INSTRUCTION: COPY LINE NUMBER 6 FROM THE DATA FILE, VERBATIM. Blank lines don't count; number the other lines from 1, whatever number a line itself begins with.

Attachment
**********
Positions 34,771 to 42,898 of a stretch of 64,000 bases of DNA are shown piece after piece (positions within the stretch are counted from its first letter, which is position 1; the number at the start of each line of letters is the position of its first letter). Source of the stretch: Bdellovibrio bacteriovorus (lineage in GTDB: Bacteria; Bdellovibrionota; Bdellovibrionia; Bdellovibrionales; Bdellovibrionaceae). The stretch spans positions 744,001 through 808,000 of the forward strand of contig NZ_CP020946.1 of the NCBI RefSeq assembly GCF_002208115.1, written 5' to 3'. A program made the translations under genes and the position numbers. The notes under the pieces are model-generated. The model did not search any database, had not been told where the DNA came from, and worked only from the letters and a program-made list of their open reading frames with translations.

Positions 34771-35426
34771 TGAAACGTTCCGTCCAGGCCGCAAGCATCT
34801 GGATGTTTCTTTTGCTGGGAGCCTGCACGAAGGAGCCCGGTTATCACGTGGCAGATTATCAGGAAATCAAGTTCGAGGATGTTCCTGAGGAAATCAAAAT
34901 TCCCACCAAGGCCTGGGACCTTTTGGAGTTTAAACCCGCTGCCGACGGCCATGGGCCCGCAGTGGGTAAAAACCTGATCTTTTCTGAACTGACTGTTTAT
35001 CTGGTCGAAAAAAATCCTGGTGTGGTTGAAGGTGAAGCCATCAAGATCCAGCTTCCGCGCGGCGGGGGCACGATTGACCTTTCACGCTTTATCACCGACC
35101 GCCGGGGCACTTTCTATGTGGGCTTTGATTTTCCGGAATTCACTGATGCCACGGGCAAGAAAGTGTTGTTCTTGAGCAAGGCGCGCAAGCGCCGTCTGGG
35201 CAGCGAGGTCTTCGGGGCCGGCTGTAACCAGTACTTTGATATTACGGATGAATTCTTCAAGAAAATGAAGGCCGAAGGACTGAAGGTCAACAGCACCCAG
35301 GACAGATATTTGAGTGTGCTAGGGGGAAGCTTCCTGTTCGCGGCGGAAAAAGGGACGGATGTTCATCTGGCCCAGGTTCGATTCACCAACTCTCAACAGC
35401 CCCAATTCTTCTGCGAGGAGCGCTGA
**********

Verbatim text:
35001 CTGGTCGAAAAAAATCCTGGTGTGGTTGAAGGTGAAGCCATCAAGATCCAGCTTCCGCGCGGCGGGGGCACGATTGACCTTTCACGCTTTATCACCGACC